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Applications of Scandium in Al-Sc Alloys


Adopted from Ashurst Technology Web Page

Scandium is one of the most potent alloying elements in the periodic table. When added to aluminum alloys, scandium can significantly increase strength and reduce grain size. Scandium has been added to aluminum alloys in the former soviet union for missiles and MIG fighter applications.

The following graph was reproduced from data given by various authors at the ” Scandium 94 Conference ” held in Moscow. As can be seen, the addition of Scandium increases the yield strength of many aluminum alloy systems.

Scandium achieves these improved properties in Al-Sc alloys through superior fundamental dispersoid characteristics:

These characteristics achieve these performance improvements over conventional alloys:

  • Improved Strength
  • Improved Resistance to Recrystallization
  • Reduced Grain Size
  • Improved Resistance to Hot Cracking

Scandium provides the highest increment of strengthening per atomic percent of any alloying element when added to aluminum.

Click here to find out a list of of Al-Sc related papers collected by Mr. Jostein Røyset at the Norwegian University of Science and Technology, Department of Metallurgy.

Highly Coherent Dispersoids

The Al3Sc dispersoid is an L12-type phase which is coherent with the aluminum matrix. An extremely high coherency mismatch is observed for the Al3Sc phase resulting in significant lattice strain to block dislocation motion and to impede grain growth. This mismatch is 1.2% compared with 0.8% for Al3Zr, one of the next most potent dispersoids.

Greater Volume Fraction of Dispersoids

(more soluble and lower atomic weight.)

Compared with other grain refining elements used in aluminum alloys (e.g. Zr, Ti, Mn, Cr) a greater volume fraction of Sc can be added. As shown in the table below, this is especially evident when the volume atomic percent maximum solubility is considered.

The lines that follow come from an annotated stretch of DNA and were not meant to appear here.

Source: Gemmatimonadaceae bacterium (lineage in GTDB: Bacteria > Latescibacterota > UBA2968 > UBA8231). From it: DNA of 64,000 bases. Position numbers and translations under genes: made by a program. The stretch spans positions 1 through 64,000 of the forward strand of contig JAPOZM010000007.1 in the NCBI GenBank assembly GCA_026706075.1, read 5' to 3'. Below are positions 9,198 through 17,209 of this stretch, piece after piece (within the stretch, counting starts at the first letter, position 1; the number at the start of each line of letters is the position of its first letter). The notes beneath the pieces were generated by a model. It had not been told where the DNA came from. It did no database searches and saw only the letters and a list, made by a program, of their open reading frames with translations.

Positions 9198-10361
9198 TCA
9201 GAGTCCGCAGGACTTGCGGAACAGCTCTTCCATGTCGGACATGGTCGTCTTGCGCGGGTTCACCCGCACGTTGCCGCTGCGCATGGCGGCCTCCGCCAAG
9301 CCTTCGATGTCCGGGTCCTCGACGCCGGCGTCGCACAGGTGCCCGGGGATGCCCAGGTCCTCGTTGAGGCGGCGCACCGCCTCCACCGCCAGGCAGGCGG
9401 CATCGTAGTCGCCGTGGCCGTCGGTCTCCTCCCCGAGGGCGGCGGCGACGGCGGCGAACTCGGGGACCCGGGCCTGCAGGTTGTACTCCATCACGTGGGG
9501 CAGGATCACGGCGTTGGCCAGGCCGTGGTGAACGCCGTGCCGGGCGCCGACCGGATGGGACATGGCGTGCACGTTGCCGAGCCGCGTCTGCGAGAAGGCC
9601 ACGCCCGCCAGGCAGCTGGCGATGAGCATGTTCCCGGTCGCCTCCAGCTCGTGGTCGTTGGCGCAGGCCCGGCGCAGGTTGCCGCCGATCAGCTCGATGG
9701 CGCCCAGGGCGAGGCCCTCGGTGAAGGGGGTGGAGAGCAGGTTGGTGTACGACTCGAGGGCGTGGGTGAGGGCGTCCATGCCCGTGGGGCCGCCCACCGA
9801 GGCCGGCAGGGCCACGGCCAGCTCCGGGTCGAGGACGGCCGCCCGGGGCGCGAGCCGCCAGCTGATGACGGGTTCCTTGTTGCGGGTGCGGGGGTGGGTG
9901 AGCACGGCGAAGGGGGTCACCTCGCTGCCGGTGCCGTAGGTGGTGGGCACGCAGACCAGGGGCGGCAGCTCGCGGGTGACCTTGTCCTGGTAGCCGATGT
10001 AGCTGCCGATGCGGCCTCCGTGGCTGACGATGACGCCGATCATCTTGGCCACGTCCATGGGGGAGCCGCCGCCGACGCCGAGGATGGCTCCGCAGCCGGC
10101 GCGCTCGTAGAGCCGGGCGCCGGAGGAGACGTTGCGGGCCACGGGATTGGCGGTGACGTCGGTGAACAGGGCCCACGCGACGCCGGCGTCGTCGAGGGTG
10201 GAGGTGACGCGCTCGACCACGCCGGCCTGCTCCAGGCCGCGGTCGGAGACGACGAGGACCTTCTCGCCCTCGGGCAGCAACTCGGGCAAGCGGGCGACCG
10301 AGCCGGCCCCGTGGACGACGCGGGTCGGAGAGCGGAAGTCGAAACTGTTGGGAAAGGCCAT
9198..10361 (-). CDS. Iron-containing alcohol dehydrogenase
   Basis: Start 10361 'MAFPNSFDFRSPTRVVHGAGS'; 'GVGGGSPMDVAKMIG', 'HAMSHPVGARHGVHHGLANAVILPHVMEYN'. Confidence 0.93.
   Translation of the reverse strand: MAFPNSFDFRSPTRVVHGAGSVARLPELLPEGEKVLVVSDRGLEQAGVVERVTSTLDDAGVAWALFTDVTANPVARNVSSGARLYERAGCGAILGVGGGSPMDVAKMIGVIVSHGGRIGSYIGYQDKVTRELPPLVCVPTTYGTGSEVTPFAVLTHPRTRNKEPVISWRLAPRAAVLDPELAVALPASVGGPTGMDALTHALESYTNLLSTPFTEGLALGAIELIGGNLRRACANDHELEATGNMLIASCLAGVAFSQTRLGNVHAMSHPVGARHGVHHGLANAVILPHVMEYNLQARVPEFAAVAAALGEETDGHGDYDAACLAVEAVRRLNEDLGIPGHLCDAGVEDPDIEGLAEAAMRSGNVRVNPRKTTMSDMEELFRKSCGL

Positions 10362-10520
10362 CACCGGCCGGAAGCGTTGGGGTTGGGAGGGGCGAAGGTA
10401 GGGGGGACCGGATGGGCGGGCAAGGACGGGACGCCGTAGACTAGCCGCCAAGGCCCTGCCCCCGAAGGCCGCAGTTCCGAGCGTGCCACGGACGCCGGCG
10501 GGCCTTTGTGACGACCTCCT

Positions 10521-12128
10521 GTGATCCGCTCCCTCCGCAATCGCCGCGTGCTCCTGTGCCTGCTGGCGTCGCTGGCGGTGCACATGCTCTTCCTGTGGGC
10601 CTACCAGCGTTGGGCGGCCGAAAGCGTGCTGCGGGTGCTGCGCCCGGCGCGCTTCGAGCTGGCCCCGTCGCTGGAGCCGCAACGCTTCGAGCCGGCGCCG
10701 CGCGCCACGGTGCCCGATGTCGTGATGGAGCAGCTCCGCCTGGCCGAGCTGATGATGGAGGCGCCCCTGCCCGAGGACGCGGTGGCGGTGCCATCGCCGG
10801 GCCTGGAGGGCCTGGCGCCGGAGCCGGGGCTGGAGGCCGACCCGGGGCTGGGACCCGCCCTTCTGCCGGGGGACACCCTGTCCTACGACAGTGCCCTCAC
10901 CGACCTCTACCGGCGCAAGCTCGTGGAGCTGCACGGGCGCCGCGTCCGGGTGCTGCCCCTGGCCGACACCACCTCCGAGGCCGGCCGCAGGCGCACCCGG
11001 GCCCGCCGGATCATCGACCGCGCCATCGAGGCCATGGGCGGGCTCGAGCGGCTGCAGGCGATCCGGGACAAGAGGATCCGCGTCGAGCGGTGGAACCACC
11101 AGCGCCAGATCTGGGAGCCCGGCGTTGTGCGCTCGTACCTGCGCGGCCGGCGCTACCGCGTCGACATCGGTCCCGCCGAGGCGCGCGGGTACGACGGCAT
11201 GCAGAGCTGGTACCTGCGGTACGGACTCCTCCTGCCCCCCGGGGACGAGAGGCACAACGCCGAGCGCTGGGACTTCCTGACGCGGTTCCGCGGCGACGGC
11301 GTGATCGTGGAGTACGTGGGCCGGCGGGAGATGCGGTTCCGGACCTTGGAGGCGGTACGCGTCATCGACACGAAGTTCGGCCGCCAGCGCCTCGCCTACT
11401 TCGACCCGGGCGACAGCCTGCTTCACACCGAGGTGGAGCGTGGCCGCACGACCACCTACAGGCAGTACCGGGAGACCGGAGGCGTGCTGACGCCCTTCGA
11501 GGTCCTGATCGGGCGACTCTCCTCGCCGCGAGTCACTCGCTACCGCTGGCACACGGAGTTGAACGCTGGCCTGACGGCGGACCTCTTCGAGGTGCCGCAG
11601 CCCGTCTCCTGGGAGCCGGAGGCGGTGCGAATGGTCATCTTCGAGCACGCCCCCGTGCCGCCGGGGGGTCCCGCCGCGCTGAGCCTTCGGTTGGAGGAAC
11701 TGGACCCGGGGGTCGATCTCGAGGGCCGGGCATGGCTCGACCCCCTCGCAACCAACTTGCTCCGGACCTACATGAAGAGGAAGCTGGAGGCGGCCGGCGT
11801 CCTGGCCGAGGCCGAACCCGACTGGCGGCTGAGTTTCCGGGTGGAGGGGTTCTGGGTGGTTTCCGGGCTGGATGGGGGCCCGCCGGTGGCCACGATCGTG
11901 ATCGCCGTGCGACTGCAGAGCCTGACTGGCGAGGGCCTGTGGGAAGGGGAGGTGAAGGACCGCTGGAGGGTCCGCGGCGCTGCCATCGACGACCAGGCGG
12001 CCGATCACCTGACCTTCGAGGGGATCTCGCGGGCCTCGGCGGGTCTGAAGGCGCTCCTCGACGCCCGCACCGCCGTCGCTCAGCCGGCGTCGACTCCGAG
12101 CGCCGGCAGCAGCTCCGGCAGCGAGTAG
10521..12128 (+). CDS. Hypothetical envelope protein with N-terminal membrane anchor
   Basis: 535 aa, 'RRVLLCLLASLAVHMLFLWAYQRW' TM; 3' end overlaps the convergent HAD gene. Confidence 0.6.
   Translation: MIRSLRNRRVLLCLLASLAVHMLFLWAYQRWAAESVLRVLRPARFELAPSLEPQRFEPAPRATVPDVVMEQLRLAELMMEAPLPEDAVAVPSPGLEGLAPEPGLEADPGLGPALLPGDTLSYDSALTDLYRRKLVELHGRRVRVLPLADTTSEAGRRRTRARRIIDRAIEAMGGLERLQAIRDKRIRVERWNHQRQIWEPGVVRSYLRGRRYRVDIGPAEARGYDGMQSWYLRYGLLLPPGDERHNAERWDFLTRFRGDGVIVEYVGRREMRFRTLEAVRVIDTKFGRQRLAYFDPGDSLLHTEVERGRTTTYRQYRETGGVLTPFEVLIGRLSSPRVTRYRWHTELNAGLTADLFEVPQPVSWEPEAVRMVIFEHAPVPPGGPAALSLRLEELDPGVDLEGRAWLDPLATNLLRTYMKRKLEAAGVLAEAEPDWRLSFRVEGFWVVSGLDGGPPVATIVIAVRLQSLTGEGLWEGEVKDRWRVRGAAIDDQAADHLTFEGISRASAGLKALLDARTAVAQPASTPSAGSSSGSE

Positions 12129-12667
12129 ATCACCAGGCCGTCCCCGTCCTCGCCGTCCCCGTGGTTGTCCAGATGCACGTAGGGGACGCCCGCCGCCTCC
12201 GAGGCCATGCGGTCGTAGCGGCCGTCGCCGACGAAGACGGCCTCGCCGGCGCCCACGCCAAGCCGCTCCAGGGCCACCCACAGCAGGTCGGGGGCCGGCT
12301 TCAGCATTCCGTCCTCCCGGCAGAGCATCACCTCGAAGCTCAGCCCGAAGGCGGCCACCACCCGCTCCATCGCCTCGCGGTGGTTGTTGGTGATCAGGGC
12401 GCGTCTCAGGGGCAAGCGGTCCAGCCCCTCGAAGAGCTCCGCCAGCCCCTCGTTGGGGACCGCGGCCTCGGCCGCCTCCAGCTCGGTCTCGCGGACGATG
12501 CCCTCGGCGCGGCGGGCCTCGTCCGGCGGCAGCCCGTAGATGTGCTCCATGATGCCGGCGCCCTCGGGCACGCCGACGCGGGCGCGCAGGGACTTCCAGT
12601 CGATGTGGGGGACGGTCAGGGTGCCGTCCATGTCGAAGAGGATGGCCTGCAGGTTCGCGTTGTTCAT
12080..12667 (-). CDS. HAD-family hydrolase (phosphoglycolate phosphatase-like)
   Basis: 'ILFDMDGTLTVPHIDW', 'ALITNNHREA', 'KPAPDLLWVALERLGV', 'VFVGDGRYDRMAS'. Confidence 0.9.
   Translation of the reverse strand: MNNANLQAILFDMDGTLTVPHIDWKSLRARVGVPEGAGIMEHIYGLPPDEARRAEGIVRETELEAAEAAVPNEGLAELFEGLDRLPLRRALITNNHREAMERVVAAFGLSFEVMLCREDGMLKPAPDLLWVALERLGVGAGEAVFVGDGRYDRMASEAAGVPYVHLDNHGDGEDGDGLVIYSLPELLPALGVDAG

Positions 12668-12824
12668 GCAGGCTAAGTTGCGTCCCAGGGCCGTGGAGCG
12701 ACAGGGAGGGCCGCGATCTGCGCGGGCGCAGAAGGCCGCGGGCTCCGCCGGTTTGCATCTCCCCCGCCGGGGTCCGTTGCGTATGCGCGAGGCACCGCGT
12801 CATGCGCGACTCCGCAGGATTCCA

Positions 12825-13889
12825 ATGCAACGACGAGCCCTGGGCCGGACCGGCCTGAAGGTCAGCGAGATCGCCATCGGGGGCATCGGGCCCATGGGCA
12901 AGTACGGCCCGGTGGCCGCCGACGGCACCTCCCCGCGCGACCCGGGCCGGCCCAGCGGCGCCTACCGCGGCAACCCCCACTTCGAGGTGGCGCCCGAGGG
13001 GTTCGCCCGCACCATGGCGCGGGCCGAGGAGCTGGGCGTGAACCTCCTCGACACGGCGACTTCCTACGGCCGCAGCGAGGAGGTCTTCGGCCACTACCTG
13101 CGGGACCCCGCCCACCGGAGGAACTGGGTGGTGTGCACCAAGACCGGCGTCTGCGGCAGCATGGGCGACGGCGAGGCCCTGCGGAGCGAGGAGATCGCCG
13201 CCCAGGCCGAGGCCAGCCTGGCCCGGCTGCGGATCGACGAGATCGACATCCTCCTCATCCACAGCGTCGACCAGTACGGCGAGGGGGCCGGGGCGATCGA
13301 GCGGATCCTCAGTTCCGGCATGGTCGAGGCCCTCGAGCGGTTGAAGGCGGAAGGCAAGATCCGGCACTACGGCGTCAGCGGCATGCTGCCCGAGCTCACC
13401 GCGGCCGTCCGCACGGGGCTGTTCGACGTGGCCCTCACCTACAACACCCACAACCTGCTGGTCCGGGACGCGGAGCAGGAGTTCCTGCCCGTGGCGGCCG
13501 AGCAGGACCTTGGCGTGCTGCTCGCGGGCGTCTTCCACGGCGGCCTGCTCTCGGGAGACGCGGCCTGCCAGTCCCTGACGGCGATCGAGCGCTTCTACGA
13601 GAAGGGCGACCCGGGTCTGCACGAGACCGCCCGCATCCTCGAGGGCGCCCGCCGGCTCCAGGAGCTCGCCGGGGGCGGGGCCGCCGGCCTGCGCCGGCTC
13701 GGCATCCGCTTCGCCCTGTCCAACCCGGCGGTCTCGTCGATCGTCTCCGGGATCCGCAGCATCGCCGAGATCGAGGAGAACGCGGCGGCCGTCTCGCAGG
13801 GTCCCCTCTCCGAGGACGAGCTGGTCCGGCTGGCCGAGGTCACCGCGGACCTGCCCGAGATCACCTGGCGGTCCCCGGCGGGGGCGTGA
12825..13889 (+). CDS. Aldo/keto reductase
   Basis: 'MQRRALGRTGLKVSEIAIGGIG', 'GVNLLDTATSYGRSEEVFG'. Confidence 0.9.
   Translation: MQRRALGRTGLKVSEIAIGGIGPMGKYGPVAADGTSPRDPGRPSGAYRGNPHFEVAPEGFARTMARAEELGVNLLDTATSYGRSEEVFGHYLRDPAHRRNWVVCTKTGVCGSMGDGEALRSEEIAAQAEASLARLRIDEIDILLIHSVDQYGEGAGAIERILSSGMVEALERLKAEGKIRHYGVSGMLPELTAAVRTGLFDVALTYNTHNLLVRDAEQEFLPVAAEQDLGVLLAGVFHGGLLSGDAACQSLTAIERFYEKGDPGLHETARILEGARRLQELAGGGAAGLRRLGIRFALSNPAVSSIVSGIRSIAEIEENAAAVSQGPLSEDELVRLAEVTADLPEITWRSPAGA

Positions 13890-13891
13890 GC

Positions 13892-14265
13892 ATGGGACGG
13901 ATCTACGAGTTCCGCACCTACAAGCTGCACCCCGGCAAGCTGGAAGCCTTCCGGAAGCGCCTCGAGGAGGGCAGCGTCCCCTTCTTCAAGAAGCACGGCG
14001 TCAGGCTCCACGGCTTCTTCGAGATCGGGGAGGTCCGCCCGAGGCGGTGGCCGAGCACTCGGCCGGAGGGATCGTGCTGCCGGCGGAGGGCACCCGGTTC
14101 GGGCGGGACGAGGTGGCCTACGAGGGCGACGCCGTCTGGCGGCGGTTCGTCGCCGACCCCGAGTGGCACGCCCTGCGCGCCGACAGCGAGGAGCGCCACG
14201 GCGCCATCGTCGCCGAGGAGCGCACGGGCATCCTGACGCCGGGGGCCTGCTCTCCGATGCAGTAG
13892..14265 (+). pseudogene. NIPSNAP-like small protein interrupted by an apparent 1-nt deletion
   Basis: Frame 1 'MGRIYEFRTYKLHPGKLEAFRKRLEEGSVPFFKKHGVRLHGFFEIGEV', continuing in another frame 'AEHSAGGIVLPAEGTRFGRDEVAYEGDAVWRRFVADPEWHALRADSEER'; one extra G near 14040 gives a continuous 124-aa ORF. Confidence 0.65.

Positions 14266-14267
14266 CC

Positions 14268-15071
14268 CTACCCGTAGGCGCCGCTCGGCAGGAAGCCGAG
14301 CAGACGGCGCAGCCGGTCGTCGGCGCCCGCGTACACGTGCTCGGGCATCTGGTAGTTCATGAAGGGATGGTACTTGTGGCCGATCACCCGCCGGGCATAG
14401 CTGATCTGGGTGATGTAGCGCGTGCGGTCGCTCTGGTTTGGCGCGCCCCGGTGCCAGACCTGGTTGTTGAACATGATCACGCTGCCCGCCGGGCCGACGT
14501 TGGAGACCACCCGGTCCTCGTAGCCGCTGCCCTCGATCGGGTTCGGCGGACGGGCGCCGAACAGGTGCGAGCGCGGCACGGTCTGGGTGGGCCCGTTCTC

A greater volume fraction effectiveness is important to inhibit recrystallization and prevent subgrain annihilation and coalescence. The high coherency strain further impedes the motion of grain boundaries resulting in a finer grain structure and higher strength through the well-known Hall-Petch relationship.

 Alloying ElementSolubility(Wt. %)Solubility(Vol Atomic %)
Sc 0.500.30
Ti 0.180.05

Greater Thermal Stability

The Al-Sc phase diagram below shows the Al-Al3Sc eutectic reaction to take place at an unusually high temperature. This high solidification temperature improves the heterogeneous nucleation of grains, resulting in refined grain size (and reduced hot cracking). A reduction in hot cracking is especially important for the welding of high-strength alloys. Most of the highest-strength aluminum alloys are not weldable and the addition of Sc can improve the weldability of many of these alloys.

Perhaps a more important aspect of the greater thermal stability of the Al3Sc dispersoids is their effectiveness at reducing recrystallization. Heavily cold alloys (such as extruded and/or drawn bats, bike frames, and tubes) contain sufficient stored energy to cause recrystallization. This results in substantial strength loss. Designers know that thin-walled products have less strength than thicker sections due to this softening effect. The addition of Sc can eliminate this problem in many combinations of alloy, heat treatment, and mechanical working.

Microstructures can be viewed to see the remarkable reduction in recrystallization from the addition of Sc. The sample microstructures for extruded 7x7x series baseball bat materials are shown on a separate page. (Warning: To provide high-resolution microstructures, these GIF images are each about 150k in size.)

The following table shows the effective recrystallization temperature performance of different dispersoids:

 ElementRecrystallization Temp. (C)
Mn 325

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